Institutional Ownership and Tax Aggressiveness
Inder K. Khurana
University of Missouri at Columbia - Robert J. Trulaske, Sr. College of Business
William J. Moser
August 31, 2009
AAA 2010 Financial Accounting and Reporting Section (FARS) Paper
In this paper we examine whether institutional ownership affects firm tax aggressiveness. We use five-year cash effective tax rate and yearly permanent book-tax differences to proxy for a firm’s level of tax aggressiveness. Using a sample of firms with institutional ownership data from 1995-2008, we find that firms with higher levels of total institutional ownership are generally more tax aggressiveness. When we evaluate the investment horizon of institutions by dividing total institutional ownership into short-term and long-term institutional ownership, we find that firms with relatively higher levels of short-term institutional ownership generally are more tax aggressive. In contrast, firms with relatively higher levels of long-term institutional ownership are generally less tax aggressive. Overall, our results suggest that short-term institutional shareholders influence firm management into becoming more tax aggressive in an effort to maximize firm value in the short-term. However, institutional shareholders with a longer investment horizon discourage firm tax aggressiveness.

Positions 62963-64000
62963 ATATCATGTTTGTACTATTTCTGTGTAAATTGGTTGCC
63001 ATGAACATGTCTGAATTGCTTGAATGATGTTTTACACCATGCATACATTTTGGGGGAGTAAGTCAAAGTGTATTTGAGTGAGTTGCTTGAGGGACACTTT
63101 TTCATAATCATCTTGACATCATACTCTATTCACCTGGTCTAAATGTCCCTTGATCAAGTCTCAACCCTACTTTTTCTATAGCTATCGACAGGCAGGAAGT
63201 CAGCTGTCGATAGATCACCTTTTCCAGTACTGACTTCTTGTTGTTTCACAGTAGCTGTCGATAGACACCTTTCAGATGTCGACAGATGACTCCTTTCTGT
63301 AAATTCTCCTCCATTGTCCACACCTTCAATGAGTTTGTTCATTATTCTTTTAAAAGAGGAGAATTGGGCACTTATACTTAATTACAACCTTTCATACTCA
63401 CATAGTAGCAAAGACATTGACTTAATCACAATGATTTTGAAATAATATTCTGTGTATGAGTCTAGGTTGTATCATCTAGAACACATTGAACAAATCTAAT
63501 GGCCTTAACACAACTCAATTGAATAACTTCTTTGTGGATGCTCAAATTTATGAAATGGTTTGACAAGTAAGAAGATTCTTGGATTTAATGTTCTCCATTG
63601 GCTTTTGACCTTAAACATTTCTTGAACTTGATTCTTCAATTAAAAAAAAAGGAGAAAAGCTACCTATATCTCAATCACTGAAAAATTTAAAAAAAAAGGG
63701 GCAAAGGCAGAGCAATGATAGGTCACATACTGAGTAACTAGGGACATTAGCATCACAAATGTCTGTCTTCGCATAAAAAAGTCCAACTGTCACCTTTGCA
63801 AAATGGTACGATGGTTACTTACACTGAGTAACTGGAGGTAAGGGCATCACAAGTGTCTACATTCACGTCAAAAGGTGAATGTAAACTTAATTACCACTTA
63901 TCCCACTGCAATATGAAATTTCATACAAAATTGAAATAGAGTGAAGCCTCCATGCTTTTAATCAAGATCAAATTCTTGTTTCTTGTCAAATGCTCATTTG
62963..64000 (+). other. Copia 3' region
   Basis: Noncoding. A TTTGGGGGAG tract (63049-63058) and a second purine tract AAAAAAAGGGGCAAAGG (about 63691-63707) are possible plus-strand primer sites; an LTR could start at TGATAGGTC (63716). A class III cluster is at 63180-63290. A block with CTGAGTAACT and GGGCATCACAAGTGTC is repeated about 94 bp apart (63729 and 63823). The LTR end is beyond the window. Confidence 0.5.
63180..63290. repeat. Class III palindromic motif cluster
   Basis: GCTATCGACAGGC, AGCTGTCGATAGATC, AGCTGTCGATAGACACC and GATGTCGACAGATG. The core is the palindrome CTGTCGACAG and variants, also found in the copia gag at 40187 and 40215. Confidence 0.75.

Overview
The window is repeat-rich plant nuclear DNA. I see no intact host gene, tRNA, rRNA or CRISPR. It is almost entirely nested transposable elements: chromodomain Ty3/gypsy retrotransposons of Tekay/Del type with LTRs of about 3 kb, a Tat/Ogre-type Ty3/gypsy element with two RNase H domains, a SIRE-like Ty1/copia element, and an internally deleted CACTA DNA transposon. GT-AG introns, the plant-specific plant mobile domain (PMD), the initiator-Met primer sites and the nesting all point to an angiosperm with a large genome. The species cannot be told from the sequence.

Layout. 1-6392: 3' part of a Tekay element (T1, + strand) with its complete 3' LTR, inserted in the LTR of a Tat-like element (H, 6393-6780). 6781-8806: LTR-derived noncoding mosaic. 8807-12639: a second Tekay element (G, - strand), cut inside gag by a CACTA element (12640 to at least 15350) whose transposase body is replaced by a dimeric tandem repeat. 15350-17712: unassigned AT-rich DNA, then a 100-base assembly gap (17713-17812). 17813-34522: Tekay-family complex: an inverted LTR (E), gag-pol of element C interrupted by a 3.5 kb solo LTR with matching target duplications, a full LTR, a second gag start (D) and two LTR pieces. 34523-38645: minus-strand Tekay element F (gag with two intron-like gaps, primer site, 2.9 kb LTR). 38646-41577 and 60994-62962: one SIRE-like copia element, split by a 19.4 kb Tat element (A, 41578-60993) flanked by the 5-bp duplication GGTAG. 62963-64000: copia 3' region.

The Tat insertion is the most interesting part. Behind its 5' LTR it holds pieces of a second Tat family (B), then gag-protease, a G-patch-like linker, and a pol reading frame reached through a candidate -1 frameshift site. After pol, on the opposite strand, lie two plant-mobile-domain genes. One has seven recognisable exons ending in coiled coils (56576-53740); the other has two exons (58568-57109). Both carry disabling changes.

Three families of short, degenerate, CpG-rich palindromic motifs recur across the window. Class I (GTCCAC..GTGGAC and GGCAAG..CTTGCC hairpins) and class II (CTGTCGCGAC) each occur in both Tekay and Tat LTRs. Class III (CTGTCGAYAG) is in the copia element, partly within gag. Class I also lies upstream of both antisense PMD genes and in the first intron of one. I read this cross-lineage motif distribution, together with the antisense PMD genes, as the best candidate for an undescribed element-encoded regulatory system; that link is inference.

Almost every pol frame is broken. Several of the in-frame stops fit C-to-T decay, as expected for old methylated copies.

Number of Pages in PDF File: 43
Keywords: Tax Aggressiveness, Institutional Ownership
Date posted: August 31, 2009
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